PrayerBook

My little sister reviewed The Social Network, and the way Christians use Facebook for her church. It’s a good review. Even if the audio makes her sound a little bit like a robot.

The review closes with some practical ways to use Facebook as Christians. You should listen to them. But this video seems as good as an intro I’m going to get to introduce this idea I’ve been using for a while to the whole world without seeming overly pious. I hear a lot of Christians bagging out Facebook because it “doesn’t promote real relationships” or it has replaced time with real people or because it promotes superficial relationships over deep ones.

I don’t get it. Sure. It can. It can be artificial. But any type of relationship can be artificial. Wrong use doesn’t negate right use. And let me suggest a cool right use. You know how Facebook randomly throws up faces on your profile in the left hand column? Wouldn’t Facebook be a more productive place, spiritually speaking, if every time you logged on to your profile you prayed for those six people. I don’t do it every time I log on – but I try to, and it has been a great way of remembering to pray for people you don’t see that often.

The West Wing v The Wire

Nothing gets media studies students salivating like The West Wing. Except The Wire. They’re a bit polarising – it’s like the Canon v Nikon, or Mac v PC debate. Two products of similar qualities targetting similar demographics with slightly differently nuanced tastes.

It’s about user experience. Do you want to watch TV to feel smart? Then watch the West Wing, do you want to watch TV to feel superior to the dirty criminals running the streets and the beat-cops paid to curb the uncurbable? Then watch the Wire. Do you want wit or grit? Macroeconomics or microeconomics? Barksdale or Bartlett? McNulty or Ziegler?

A couple of people dialoguing a review of the new Facebook movie The Social Network described the difference nicely, I’ve edited out the swearing for those for whom that sort of thing is an issue:

“SFJ: Let’s compare “The West Wing” and “The Wire.”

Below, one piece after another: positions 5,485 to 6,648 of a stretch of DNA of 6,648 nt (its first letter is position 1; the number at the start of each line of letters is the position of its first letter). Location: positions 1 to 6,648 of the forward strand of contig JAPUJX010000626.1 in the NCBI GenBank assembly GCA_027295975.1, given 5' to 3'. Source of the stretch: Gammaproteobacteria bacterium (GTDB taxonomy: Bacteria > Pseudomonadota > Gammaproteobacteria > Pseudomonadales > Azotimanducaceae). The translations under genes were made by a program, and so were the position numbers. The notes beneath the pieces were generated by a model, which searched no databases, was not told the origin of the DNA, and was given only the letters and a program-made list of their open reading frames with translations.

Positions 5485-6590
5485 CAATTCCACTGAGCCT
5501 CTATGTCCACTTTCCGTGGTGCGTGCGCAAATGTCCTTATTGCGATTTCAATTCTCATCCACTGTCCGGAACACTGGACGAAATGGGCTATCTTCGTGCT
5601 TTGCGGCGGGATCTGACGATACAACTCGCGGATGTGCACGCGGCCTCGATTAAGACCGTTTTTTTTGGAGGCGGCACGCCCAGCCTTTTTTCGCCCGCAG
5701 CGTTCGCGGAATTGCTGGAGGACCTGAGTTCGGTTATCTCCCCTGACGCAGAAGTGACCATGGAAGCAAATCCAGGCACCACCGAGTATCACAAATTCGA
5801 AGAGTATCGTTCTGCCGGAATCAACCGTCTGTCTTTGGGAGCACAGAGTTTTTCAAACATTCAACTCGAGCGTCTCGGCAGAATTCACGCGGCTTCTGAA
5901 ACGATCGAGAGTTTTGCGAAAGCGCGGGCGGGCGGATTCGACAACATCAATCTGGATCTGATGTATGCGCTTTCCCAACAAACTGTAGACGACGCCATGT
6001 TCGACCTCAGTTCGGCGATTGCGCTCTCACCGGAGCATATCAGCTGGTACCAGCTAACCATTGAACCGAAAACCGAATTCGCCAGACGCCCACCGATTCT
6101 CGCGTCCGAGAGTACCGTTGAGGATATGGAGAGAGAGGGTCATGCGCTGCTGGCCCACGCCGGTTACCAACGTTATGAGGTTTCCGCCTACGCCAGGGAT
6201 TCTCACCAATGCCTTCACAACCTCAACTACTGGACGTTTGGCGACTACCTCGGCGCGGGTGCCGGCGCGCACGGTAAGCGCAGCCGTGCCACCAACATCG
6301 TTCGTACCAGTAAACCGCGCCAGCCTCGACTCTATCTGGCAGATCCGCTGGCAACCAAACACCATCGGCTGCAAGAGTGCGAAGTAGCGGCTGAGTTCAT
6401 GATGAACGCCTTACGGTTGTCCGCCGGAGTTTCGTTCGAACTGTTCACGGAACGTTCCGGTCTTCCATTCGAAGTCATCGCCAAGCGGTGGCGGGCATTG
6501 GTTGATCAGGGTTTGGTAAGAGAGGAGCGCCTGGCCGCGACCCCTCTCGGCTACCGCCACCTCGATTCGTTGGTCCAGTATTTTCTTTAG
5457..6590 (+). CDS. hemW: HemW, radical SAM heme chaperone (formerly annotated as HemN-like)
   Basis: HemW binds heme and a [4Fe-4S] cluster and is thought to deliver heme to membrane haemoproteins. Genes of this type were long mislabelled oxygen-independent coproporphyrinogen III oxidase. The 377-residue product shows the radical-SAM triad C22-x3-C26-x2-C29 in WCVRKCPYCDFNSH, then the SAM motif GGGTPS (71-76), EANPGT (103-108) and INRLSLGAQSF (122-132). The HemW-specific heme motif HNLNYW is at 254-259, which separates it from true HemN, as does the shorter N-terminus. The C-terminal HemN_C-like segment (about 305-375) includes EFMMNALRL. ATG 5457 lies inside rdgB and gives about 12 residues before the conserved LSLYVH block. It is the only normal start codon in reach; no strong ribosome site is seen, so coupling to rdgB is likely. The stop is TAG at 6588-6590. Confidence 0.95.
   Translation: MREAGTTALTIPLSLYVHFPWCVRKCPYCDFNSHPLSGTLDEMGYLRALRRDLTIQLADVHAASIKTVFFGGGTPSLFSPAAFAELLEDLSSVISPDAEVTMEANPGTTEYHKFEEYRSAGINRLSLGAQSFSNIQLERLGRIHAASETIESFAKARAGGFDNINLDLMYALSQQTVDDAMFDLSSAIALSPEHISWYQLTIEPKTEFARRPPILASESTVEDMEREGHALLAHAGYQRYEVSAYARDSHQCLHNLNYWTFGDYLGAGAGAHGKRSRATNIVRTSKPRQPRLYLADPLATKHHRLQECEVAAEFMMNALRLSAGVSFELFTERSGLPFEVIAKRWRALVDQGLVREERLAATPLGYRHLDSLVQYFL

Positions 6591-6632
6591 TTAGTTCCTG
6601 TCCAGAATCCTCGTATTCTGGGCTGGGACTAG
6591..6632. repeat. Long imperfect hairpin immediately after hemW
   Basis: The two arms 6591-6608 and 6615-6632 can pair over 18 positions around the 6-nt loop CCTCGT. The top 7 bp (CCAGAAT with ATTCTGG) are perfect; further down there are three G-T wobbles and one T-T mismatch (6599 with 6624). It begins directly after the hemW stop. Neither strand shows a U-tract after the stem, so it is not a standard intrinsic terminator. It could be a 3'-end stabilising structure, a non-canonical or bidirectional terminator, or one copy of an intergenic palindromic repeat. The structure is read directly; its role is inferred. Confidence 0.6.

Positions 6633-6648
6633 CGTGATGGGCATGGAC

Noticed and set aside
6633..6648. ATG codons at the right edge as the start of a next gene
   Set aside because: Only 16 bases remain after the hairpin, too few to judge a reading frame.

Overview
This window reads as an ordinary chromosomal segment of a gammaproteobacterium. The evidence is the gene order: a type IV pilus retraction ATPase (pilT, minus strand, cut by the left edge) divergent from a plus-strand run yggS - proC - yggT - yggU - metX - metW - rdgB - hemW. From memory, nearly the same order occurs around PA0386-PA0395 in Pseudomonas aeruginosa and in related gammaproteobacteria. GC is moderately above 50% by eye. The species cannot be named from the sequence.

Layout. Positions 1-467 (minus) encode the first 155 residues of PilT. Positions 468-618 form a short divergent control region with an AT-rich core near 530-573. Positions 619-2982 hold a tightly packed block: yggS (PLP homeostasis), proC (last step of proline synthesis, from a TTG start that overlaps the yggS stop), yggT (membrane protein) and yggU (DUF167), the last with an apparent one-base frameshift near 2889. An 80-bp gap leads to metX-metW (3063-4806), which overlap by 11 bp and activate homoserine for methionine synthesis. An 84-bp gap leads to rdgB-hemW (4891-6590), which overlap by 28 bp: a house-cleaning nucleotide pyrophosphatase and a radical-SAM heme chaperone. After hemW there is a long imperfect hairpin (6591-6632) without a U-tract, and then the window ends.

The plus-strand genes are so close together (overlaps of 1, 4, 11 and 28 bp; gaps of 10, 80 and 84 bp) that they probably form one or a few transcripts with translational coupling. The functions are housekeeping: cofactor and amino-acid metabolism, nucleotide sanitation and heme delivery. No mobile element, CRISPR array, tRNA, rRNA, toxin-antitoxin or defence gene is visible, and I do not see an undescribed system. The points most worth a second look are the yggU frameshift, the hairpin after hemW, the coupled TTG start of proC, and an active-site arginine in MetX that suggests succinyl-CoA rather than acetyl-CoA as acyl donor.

NVC: I’d love to!

SFJ: Sorkin talk makes everybody feel smart and makes the s***y world look OK because making money and being an a*****e is fine as long as a deserving nerd wins. This appeals to nerds and anybody who fancies themselves as SMARTS. Further, he goes in hard on lexis—the act of delivering words—and lets the characters walk you through everything that would either be the job of a) acting or b) the audience using their heads. It is a way to load middlebrow content into totally fun speed talk that saves many people some hard work while feeling highbrow, because only smart people can talk that quickly. It’s like associating athletic skill with height, de jure.

SFJ: Think of how many Sorkin characters are sort of Flat Erics who talk, rapidly describing every idea that could have been acted out. The advantage is you can cram a lot of action into one episode. The downside is a weird, Aspergersy sameness to every project. Actors become court stenographers in reverse, spitting out Sorkinese and then stepping aside to let the next block of text barrel through.

NVC: Agreed.

SFJ: “The Wire,” on the other hand, doesn’t mind alienating you. It eliminates spoken exposition (lexis) in favor of mimesis. This is an entire world, it is full, and you had better take notes if you want to keep up. You have to WORK. People who don’t look like you may be in charge for a minute, maybe for a long time, and nobody has the moral high ground.

NVC: THERE IS NO PRESIDENT BARTLET IN BALTIMORE.

SFJ: Sorkin loves the abasement that is a by-product of believing in the high ground. It’s in everything Sorkin does.”